Yes, I've worked with Jim in the past, and I hope to work with him in the future as well. I do want to say I would hate to have anything regarding the Detroit Lions become a referendum on what FO does. The
fact is, while FO people aren't working in the league, there are plenty of people in the league who do the kind of statistical analysis that we do. Historically, empirical thinking has always been far better accepted in the football world than in the baseball world. Many more of the management people in football have come from the business world rather than from the playing field. The most statistically oriented organizations in the NFL are probably New England, Philadelphia, and San Francisco. Things have not gone well for the 49ers, obviously, but I think the Patriots and Eagles have been fairly successful over the last few years. So as far as I'm concerned, stat analysis has already proven itself. Eventually, there will be people working in front offices who grew up reading FO. They're already there, it's just that right now they are at the intern level. One of those guys will be running a team in ten years.
The other thing I should point out is that when I started Football Outsiders, the goal was never the better management of NFL teams. It was always the better coverage of NFL teams by the media. The guys in the NFL front offices are smarter than fans give them credit for, and certainly they're smarter than those guys in the booth on Sunday babbling on about how the team is 8-1 when running back X runs for 100 yards. I'm here to improve analysis of the NFL, to make fans feel like they are a) more knowledgeable and b) more entertained. If teams read our work and apply that to managing their franchises, that's pretty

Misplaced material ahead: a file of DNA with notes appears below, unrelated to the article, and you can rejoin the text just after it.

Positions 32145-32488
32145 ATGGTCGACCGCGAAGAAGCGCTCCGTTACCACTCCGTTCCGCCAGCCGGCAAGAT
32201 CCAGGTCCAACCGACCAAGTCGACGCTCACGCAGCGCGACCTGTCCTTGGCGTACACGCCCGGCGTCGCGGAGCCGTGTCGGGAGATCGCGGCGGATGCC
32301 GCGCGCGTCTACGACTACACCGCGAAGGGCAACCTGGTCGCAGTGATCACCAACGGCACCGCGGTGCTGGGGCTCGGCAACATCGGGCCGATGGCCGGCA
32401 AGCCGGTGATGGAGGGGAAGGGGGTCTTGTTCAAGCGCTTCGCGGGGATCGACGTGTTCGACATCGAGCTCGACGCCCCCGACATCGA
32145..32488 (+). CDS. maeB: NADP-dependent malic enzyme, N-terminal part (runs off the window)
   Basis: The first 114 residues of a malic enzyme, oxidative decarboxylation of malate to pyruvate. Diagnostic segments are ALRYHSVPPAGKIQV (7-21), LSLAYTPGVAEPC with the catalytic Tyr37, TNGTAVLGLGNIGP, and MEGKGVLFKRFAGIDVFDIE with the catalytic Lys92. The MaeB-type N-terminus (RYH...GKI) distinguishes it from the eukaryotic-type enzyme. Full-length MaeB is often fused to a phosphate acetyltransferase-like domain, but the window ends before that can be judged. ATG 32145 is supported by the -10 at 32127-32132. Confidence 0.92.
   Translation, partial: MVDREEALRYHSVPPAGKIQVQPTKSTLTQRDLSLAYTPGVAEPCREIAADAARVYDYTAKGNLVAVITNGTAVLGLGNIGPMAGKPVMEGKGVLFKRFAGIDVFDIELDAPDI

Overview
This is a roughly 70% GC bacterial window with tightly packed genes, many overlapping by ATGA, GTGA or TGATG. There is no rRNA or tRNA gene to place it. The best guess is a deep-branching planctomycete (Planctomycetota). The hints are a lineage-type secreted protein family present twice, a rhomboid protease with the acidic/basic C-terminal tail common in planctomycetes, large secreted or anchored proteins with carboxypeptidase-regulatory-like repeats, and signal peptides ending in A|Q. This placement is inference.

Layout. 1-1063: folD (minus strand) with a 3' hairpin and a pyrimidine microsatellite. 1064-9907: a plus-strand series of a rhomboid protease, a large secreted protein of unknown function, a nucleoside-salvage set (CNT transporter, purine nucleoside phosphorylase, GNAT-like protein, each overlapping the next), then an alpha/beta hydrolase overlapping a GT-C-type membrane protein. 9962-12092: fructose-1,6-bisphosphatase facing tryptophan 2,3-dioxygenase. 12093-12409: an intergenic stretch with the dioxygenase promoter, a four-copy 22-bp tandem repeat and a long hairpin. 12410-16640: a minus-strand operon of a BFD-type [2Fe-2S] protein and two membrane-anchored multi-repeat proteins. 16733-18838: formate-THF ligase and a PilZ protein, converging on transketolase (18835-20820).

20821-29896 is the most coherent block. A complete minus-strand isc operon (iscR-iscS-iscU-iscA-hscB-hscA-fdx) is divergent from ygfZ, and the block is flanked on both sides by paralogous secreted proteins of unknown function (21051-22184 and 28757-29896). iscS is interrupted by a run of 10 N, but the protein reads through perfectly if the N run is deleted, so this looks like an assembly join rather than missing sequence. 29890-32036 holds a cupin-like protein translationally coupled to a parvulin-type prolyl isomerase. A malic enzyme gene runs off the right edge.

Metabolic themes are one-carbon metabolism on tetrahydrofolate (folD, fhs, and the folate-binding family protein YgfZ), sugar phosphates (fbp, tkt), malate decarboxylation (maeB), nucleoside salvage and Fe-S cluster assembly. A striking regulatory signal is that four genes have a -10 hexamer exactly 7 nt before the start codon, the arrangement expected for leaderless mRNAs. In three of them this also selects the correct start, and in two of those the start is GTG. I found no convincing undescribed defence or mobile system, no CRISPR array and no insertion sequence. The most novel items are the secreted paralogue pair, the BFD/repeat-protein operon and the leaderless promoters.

neat, but I'll always see myself as a writer first and foremost.
How mad will you get if I ask you about Kevin Jones? (Note: FO has been predicting stardom for Kevin Jones since he was three years old. It hasn't happened.)
Not that mad. Guys who look good as rookies fall in their faces as second-year players. It happens. All the signs that caused us to project him for such a great second season are still signs that players will improve in their second seasons. If we had a player now with the same stats that Jones had as a rookie, we would probably make a similar projection. Kevin Jones carried the ball 241 times for 1,133 yards, 4.70 yards per carry. Terrell Davis as a rookie carried the ball 237 times for 1,117 yards, 4.71 yards per carry.
To this year's book: I'm not upset that you think my Buzzsaw will flop, because you have figures and research behind it, rather than emotion. (Unlike me.) But don't you think there are certainly things that can't be predicted from past performance? No matter what happened during the regular season, can't you tell SOMETHING about how that team will do from that playoff run?
Sure, there are things that can't be predicted from past performance. That's why we do "mean win projections" based on running the season 10,000 different ways, rather than just saying "Arizona is going to go 5-11." The book says OAKLAND has a two percent chance of winning 11 or more games, for crying out loud. All kinds of strange, unexpected stuff happens in the NFL. On the other hand, when it comes to sitting down and writing the chapters, and doing things like fantasy football projections, we concentrate on what is likely, not what is possible.
I wish I wasn't predicting such a bummer season for the Buzzsaw. I was really annoyed when the projections came out, because the Arizona projection is based on a lot of little things rather than one or two big trends that could be easily explained. I didn't want the Arizona projection to be SO different from conventional wisdom, and I played around with the projection system constantly to try to figure out what variables I was possibly missing that might explain why Arizona should be expected to have another winning season. But there was no way to improve the Arizona projection without making the whole projection system much, much less accurate overall. So we go with what we've got.